Predatory Financial Firms Have Found A Receptive Audience At The Trump WH
The payday lending industry, long accused of preying on the financial hardships of vulnerable Americanson vulnerable Americans facing financial hardship, has found a sympathetic ear in President Donald Trump’s White House.
After Trump entered the Oval Office, Obama-era rules reining in the payday loan industry’s predatory practices were placed under review, and the president put former South Carolina Rep. Mick Mulvaney in charge of the agency tasked with protecting Americans from such loan companies.
As a congressman, Mulvaney had referred to the Consumer Financial Protection Bureau as a “joke” and signed onto legislative efforts to shut down the agency — which was established in response to the 2008 financial crisis.
The Obama-era rules are still under review, and the payday loan industry is eager to influence the final outcome.
According to The Washington Post, leaders of the industry view contributions to Trump’s campaign as the key to White House access and recently encouraged industry members to keep the money flowing.
“Every dollar amount, no matter how small or large it is” is important, Michael Hodges, founder of one of the country’s largest payday lenders, said during a 48-minute webcast posted online in September and recently obtained by The Post.
“For example, I’ve gone to Ronna McDaniel and said, ‘Ronna, I need help on something,’ ” Hodges said. McDaniel is the current chair of the Republican National Committee (RNC). “She’s been able to call over to the White House and say, ‘Hey, we have one of our large givers. They need an audience. … They need to be heard and you need to listen to them.’ So that’s why it’s important.”
Hodges, whose company is Advance Financial, bills himself as a top Trump fundraiser, spoke with others during the webinar, including Max Wood, of Borrow Smart Compliance, which also sponsored the event.
The Post reported that the webinar offered “surprisingly frank insight into the payday lending industry’s strategy to push for weaker government regulations by forging a tight relationship with the Trump administration and the president’s campaign.”
Hodges and three other industry insiders warned that Senator Elizabeth Warren (D-MA) — a presidential candidate and also the brains behind the CFPB — would pose a major threat to payday loan companies should she ever become president.
They referred to Trump as their “ultimate backstop” against attempts to defeat legislation preferred by the industry, with Wood saying that “When Trump was elected, the needle moved in our favor — finally.”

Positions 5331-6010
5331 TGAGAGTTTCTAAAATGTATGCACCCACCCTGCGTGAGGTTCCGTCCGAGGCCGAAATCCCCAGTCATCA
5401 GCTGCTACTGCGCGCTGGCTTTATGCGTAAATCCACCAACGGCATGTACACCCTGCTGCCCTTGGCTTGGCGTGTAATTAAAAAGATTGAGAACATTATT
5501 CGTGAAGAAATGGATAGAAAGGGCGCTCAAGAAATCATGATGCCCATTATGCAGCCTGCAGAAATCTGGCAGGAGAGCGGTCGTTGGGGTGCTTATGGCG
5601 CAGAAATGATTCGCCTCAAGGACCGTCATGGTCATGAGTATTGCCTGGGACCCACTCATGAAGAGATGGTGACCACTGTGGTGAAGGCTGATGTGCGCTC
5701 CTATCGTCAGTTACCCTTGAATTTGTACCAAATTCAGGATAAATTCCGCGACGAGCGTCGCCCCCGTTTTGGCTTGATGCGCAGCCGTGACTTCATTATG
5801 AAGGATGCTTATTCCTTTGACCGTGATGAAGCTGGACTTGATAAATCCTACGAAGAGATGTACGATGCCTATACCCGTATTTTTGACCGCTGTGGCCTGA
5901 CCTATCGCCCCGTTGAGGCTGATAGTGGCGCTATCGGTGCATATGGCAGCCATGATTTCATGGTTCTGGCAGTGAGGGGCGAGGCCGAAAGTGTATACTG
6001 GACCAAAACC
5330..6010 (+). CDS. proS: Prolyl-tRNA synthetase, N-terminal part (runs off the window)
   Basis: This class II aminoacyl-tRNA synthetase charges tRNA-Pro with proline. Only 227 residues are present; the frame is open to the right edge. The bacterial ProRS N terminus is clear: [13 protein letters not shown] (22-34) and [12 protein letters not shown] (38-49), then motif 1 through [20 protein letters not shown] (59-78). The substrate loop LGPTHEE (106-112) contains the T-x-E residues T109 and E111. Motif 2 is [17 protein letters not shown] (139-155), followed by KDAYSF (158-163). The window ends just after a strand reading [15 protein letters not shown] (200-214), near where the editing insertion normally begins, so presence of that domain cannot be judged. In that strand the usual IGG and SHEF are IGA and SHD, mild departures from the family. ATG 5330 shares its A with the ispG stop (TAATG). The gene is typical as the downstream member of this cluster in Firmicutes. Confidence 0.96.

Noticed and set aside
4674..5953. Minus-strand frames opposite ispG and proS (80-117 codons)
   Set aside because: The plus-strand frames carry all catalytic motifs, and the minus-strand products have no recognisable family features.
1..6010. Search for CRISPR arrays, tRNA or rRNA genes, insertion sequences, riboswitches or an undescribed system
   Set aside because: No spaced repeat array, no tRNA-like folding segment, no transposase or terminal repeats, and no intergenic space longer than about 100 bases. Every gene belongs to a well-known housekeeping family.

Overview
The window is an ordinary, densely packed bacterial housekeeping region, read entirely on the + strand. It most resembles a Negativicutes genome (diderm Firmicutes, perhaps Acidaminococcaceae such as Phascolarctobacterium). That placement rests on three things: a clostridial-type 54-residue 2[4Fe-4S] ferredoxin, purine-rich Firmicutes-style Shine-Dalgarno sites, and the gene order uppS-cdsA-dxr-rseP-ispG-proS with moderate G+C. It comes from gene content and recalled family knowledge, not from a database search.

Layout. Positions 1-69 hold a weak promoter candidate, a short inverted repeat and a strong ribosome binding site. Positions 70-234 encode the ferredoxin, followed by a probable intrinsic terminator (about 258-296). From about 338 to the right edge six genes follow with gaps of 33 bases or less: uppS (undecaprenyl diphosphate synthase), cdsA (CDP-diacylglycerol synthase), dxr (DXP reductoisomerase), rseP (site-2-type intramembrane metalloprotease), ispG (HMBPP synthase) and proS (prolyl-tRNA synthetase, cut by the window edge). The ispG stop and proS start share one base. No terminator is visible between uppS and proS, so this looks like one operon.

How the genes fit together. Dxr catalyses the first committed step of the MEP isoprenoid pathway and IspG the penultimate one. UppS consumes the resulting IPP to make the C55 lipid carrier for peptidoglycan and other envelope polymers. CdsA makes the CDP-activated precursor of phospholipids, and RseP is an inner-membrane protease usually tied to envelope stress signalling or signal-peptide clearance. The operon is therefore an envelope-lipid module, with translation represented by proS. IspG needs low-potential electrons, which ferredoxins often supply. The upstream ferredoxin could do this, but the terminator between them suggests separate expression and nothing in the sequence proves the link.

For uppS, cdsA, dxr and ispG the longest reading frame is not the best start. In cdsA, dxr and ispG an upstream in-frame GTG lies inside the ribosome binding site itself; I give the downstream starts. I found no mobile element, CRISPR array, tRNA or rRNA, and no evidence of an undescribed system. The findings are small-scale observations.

Wood stressed the importance of donating to Trump’s campaign, saying contributions would help his re-election and “will give [Hodges] access in the event that we need to have access to the president.”
Hodges told The Post in an interview that while he is “enthusiastic” about Trump, he has never used his position to ask for help from the Trump administration.
“When I am talking about access, I am not talking about the administration. I haven’t lobbied the administration,” he said. “I have not gone over to the White House because of Ronna McDaniel. … That just has not happened.”
However, during the webinar, Hodges said he would get a “boost” for showing that he has brought new donors on board, even if their contributions are small.
“That is important to the campaign, which means it’s important to the president, which means it’s important if you ever had to call on anyone for anything in the administration,” he said. “That’s how those things work.”
The Post reported that the webinar was initially discovered by advocacy groups Allied Progress and Americans for Financial Reform, and after the newspaper inquired about the event, it was promptly taken down.
“We have here a striking example of how money in American politics leads to the abuse of consumers in the financial services marketplace,” Linda Jun, senior policy counsel at Americans for Financial Reform, told The Post.
Likewise, Allied Progress Director Derek Martin said: “This presentation reflects the worst of Washington, D.C. — wealthy executives buying off politicians so they can keep their predatory business model intact.”